I started off my last article on SOA Security this way:
When I park my car in the garage, I lock it. Why? Well, although I would hate for someone to steal my snow shovel and hockey sticks, my car is much more valuable to me. Security is about managing risk, specifically protecting valuable assets like my car. I have a higher level of protection on my car than on my garage. In dollar terms, the contents of my garage are orders of magnitude less valuable than my car. I could spend a lot of money fortifying my garage, and that would add some security to my car while it is parked there, but it is not a cost-effective investment. First, my car is the asset of value, and second the garage - no matter how well protected it is - doesn't move.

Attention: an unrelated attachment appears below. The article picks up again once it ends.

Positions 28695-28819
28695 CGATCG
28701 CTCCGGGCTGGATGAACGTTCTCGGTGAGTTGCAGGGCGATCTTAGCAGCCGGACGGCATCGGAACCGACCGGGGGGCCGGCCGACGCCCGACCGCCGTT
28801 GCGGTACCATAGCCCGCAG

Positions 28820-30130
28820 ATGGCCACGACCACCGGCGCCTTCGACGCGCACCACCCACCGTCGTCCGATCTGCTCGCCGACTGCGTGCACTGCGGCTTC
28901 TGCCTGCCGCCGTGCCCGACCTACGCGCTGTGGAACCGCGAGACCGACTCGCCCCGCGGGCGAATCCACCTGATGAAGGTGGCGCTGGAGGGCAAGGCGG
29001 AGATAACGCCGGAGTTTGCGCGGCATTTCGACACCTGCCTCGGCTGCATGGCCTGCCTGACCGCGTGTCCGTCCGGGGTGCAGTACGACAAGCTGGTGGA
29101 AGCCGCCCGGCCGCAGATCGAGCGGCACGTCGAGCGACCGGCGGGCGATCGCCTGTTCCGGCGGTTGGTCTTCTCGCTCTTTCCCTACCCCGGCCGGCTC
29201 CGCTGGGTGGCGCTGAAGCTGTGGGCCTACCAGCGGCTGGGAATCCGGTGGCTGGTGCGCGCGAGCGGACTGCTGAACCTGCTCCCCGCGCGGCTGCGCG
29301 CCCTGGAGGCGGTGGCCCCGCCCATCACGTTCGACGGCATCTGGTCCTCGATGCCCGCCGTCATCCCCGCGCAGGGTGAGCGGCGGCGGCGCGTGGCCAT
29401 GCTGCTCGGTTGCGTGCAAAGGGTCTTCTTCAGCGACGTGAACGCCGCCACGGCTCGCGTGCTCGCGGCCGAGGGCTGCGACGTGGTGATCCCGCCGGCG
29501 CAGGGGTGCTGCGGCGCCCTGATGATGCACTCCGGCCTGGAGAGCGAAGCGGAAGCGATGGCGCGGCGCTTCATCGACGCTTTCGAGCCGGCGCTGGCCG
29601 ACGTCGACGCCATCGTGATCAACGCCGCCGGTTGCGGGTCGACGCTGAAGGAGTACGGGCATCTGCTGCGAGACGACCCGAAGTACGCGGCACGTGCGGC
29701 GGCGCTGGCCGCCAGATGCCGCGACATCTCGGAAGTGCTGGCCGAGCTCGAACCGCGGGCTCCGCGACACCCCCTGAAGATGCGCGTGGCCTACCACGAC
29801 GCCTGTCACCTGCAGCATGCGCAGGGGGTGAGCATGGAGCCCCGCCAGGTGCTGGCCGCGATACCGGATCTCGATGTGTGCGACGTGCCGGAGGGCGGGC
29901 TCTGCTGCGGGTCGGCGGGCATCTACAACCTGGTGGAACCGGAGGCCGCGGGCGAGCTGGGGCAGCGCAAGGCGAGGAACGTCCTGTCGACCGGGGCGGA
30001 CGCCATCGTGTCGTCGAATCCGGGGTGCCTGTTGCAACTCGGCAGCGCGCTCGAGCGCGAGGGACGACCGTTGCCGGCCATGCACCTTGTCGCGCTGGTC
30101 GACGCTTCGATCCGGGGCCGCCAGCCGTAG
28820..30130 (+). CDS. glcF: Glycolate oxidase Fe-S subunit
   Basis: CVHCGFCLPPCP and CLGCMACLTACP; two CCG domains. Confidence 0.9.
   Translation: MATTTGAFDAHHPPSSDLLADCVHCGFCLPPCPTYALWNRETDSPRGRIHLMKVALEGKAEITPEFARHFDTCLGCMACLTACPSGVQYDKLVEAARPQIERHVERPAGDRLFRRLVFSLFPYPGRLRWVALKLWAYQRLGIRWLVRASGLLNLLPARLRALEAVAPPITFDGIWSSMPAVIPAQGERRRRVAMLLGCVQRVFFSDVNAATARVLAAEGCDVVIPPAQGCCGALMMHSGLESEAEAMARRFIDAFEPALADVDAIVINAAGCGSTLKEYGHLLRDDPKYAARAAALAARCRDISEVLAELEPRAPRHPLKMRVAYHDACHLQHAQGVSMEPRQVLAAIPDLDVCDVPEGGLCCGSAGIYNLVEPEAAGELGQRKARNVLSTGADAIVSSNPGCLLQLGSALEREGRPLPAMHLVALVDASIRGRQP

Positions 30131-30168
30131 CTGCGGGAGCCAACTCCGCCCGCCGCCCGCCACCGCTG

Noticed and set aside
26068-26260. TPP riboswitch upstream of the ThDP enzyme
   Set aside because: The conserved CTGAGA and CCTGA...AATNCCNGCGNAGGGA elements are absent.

Car manufacturers know this, insurance companies know this, consumers know this. Even media publishers know, yet in the common enterprise, programmers and architects seem to roam in ignorance. Your average download of a Michael Bolton song carries a far higher level of security than valuable user data, like passwords, social security numbers, and credit card details. Why do we keep protecting critical data with point-to-point security solutions (like SSL) that protect the transmission channel, but leave the valuable assets being transported wide open everywhere else? This is a critical question that needs to be answered in order to successfully add an effective layer of security to an SOA.